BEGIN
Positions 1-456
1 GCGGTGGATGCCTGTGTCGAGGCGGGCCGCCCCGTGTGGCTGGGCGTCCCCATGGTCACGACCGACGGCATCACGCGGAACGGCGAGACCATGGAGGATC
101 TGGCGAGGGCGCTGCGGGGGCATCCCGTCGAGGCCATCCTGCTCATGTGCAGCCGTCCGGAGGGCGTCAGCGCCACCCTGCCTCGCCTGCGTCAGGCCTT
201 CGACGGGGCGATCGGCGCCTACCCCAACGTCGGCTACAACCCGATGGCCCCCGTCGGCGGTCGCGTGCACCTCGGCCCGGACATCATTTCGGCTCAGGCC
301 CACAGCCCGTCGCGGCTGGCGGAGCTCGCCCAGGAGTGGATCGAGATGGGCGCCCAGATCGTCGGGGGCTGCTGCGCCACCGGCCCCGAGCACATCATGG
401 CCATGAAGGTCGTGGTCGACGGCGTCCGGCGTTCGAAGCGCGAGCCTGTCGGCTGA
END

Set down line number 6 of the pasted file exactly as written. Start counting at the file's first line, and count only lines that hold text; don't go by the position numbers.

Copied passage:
401 CCATGAAGGTCGTGGTCGACGGCGTCCGGCGTTCGAAGCGCGAGCCTGTCGGCTGA